Today we try and see why the Indian origin economist was awarded the prestigious Sveriges Riksbank Prize in Economic Sciences aka the Nobel Prize in Economics
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In the opening paragraphs of their groundbreaking book “Poor Economics” Abhijit Banerjee and Esther Duflo write
"All too often, the economics of poverty gets mistaken for poor economics: Because the poor possess very little, it is assumed that there is nothing interesting about their economic existence. Unfortunately, this misunderstanding severely undermines the fight against global poverty: Simple problems beget simple solutions…To progress, we have to abandon the habit of reducing the poor to cartoon characters and take the time to really understand their lives, in all their complexity and richness."
Most of his work is premised on the idea that policy reforms aimed to improve the lives of poor people have traditionally been implemented based on misguided perceptions and vast generalisations. Its almost as if policymakers were trying to rid the world of poverty by making assumptions about the poor that wasn’t true, to begin with.
It’s also one of the reasons why he’s been a staunch proponent of using Randomized Controlled Trials to better devise policy prescriptions. Here’s how it works — Take a small group of people and divide them into two sets. In the first set you introduce a certain policy treatment, say, give them Rs. 100 every day for a month and the other group, you just let them be. At the end of the month you measure the outcomes — see whether the first group made any progress with the extra income. And if you see improvements here, maybe it’s worth exploring this policy at a much wider scale.
The idea is that this nuanced approach is a much better alternative to simply shooting in the dark. And if I am being honest with you, it kind of makes sense.
Let me illustrate this with an example from Abhijit’s book. When he and his fellow researchers started looking at farmers in Western Kenya, they realised that most of them still weren’t using fertilizers. The first prescription is the most obvious one. Maybe it’s because they don’t know how to use them.
But what about the farmers that did know how to use fertilizers and still wouldn’t touch them? Could it be possible they weren’t acutely aware of the benefits?
Well, then you try and educate them. In fact, through randomized trials, the group found out that the farmers using fertilizers made 70% more than the amount invested as opposed to the group that didn’t use them. So clearly, it makes economic sense. So why then wouldn’t they use it?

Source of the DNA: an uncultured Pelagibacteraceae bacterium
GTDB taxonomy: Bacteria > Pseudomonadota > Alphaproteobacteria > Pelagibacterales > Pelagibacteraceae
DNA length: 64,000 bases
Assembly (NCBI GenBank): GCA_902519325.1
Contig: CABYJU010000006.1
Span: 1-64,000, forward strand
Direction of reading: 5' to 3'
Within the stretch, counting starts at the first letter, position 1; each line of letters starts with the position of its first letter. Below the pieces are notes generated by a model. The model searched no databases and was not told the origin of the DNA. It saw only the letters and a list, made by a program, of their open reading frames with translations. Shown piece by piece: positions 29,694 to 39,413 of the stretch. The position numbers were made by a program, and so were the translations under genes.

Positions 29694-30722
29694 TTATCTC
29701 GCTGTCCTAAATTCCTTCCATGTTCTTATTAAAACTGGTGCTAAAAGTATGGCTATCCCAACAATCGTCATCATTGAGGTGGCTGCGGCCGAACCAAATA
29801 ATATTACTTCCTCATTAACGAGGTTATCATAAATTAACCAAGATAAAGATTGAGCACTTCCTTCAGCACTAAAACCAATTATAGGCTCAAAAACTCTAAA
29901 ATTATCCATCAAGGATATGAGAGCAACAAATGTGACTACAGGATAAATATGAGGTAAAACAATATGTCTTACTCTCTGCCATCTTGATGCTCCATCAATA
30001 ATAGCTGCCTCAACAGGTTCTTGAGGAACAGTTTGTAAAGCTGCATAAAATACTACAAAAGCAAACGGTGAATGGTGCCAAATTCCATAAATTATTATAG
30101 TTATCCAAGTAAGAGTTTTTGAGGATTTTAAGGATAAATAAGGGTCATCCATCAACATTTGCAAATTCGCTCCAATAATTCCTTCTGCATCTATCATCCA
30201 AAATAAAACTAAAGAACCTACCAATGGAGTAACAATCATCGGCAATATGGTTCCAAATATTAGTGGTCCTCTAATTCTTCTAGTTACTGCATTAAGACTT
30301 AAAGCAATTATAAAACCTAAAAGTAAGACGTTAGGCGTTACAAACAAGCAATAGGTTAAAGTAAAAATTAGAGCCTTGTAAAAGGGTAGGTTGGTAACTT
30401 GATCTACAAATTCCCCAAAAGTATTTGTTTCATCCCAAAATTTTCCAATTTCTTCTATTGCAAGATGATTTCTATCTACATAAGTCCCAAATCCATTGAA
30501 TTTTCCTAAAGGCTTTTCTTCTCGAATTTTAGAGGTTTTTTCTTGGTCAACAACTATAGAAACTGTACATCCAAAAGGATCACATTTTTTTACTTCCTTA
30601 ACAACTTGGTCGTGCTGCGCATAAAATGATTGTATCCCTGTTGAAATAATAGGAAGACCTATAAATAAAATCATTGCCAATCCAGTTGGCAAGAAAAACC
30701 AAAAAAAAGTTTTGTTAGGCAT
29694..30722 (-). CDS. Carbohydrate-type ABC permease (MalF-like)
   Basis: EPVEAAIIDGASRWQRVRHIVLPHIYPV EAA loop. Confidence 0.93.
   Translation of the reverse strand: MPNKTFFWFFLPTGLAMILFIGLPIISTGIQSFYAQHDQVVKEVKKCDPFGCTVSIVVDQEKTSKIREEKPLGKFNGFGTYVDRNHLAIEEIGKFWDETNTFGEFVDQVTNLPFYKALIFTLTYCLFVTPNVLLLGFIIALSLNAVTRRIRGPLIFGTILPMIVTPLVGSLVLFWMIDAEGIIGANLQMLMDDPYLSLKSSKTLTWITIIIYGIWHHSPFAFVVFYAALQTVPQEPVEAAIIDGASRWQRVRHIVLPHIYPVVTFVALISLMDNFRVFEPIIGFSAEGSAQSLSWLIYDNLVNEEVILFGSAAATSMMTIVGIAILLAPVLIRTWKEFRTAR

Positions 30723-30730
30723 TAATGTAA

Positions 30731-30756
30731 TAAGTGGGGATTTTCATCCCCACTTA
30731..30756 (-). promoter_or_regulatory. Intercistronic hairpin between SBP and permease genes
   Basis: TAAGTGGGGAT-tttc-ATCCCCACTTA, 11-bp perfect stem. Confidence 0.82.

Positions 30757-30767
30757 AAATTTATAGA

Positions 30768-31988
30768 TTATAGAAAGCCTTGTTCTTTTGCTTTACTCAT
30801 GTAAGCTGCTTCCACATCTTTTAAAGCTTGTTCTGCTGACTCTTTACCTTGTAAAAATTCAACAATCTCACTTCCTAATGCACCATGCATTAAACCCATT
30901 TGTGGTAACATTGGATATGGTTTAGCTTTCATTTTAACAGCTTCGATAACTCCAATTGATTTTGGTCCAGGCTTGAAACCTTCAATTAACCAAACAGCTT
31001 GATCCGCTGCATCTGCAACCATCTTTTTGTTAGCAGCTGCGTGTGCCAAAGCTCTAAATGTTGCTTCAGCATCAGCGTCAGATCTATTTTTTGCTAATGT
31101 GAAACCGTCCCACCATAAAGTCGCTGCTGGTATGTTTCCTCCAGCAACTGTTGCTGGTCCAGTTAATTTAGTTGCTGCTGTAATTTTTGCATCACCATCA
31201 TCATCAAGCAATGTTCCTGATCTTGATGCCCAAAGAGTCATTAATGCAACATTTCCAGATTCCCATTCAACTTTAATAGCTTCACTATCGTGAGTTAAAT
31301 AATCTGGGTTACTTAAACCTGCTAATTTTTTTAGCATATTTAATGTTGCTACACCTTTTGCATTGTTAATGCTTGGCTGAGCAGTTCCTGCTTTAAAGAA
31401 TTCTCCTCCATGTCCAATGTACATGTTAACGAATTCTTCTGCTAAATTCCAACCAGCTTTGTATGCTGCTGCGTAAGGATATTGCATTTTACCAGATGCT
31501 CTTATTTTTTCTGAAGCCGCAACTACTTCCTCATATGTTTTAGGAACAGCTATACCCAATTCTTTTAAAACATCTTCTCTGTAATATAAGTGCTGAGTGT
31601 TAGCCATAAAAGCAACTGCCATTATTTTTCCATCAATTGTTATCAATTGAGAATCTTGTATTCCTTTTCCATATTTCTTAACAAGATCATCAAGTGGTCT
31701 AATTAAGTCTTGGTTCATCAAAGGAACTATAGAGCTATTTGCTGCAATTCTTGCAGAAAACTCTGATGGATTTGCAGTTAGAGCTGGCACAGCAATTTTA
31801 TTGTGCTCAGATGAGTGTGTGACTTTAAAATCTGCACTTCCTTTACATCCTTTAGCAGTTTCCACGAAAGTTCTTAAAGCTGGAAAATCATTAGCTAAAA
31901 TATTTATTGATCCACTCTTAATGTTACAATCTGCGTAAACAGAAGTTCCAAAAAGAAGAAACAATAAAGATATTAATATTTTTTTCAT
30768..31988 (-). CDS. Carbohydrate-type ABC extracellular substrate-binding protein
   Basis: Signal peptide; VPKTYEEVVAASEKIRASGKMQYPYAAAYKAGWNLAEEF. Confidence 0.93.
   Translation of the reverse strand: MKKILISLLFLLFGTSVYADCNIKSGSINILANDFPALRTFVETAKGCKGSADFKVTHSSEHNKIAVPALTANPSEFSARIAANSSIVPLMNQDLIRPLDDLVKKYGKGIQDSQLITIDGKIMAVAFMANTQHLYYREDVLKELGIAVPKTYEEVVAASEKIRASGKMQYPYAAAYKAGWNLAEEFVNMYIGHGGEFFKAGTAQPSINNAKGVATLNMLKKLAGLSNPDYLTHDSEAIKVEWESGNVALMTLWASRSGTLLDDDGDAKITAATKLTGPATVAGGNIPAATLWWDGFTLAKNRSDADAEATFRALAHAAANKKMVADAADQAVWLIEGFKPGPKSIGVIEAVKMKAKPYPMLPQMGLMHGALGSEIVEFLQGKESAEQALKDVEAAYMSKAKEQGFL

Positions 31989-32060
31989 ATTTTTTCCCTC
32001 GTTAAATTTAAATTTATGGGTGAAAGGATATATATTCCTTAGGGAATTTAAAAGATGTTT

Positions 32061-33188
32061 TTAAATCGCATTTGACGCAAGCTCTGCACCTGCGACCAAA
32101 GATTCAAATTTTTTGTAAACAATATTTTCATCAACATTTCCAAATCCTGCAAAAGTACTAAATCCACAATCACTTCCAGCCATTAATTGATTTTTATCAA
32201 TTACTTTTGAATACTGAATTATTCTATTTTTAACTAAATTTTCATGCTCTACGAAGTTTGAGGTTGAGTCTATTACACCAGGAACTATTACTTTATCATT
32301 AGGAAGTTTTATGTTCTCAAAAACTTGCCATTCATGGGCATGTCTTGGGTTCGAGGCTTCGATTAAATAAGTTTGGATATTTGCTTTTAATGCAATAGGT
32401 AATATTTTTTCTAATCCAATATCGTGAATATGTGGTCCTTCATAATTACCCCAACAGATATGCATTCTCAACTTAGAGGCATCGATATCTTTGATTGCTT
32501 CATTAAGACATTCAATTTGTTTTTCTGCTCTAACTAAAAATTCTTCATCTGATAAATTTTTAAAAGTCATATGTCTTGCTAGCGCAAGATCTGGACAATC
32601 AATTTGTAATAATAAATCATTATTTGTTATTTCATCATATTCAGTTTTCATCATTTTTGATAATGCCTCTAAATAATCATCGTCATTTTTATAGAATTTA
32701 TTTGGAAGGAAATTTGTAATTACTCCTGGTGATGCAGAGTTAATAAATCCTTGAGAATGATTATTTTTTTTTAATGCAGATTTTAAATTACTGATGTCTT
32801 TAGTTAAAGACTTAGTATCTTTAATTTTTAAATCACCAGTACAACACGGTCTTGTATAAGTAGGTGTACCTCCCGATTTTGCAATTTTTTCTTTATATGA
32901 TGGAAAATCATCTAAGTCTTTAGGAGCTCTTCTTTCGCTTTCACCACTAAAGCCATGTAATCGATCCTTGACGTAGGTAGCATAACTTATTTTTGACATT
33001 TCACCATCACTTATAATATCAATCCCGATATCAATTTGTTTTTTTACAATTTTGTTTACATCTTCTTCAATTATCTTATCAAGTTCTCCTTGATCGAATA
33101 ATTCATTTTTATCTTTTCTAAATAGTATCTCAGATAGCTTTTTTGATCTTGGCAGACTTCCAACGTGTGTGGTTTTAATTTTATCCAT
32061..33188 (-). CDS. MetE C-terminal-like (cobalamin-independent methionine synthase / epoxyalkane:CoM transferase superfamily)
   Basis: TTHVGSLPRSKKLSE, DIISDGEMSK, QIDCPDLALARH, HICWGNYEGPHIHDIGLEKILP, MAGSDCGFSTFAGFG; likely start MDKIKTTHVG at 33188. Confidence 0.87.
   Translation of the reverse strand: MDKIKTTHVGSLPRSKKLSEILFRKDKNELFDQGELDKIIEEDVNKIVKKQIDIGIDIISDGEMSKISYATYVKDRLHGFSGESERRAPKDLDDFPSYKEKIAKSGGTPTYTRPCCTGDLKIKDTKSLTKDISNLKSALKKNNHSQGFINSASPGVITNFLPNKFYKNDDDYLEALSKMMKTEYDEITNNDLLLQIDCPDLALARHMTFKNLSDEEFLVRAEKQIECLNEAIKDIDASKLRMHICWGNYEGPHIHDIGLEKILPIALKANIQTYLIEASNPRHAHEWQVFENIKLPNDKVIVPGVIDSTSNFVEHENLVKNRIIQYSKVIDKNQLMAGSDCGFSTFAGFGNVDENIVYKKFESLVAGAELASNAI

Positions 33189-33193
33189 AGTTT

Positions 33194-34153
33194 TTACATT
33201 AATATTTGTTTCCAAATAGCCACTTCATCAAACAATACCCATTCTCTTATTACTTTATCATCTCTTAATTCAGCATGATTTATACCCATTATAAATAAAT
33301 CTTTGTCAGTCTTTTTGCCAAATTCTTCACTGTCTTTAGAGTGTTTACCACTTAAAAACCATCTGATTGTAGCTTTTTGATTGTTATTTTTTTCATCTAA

Well, it turns out most farmers simply did not save enough to buy fertilizers. Voila. So that's the reason. Subsidize the fertilizer then. Make it cheaper. Right?
Wrong. The farmers weren’t buying fertilizers not because it was expensive. No. They weren’t buying it because they were running out of money.
Abhijit and his team found out that most farmers had a hard time-saving, not for a lack of desire, but for lack of self-control. Most of them said they’d be very willing to save some money to buy fertilizers. However, between harvest season and planting season, they simply ended up spending everything because -"there’s always something that comes up that requires money (someone is sick, someone needs clothes, a guest has to be fed), and it is hard to say no." However, there were a few smart farmers who had imposed a certain amount of self-control. By buying fertilizers right at the end of harvest season they eliminated the need to save altogether. So how do they get by until the planting season if they ever need money?
Most farmers simply said they would figure it out — "perhaps borrow from friends, suspend the issue; or do something else." Not one said, they would resell the fertilizer. So the team working with an NGO came up with a plan. As Abhijit writes
“Right after the harvest — when farmers have money in hand — they are given the opportunity to purchase a voucher entitling them to fertilizer at sowing time… Fertilizer was sold at market price, and a field officer visited the farmers at home to sell the vouchers, and the fertilizer was delivered to their homes when they wanted it”
This subtle change increased adoption rates by atleast 50%. The effect of this program was greater than the effect of a 50% reduction in the price of fertilizers. Think about that for a moment. Governments were wasting thousands and crores of taxpayer money by refusing to pay attention to the poor until a small group of researchers went — You know what? Maybe we should actually understand the poor before we start creating pro-poor policies.
And that, in essence, is why the Nobel Prize went to these brilliant folks Because they took the time and effort to look at poverty up close and in the process helped thousands of people live better lives.
Anyway, that's it from us today. We will see you tomorrow. Peace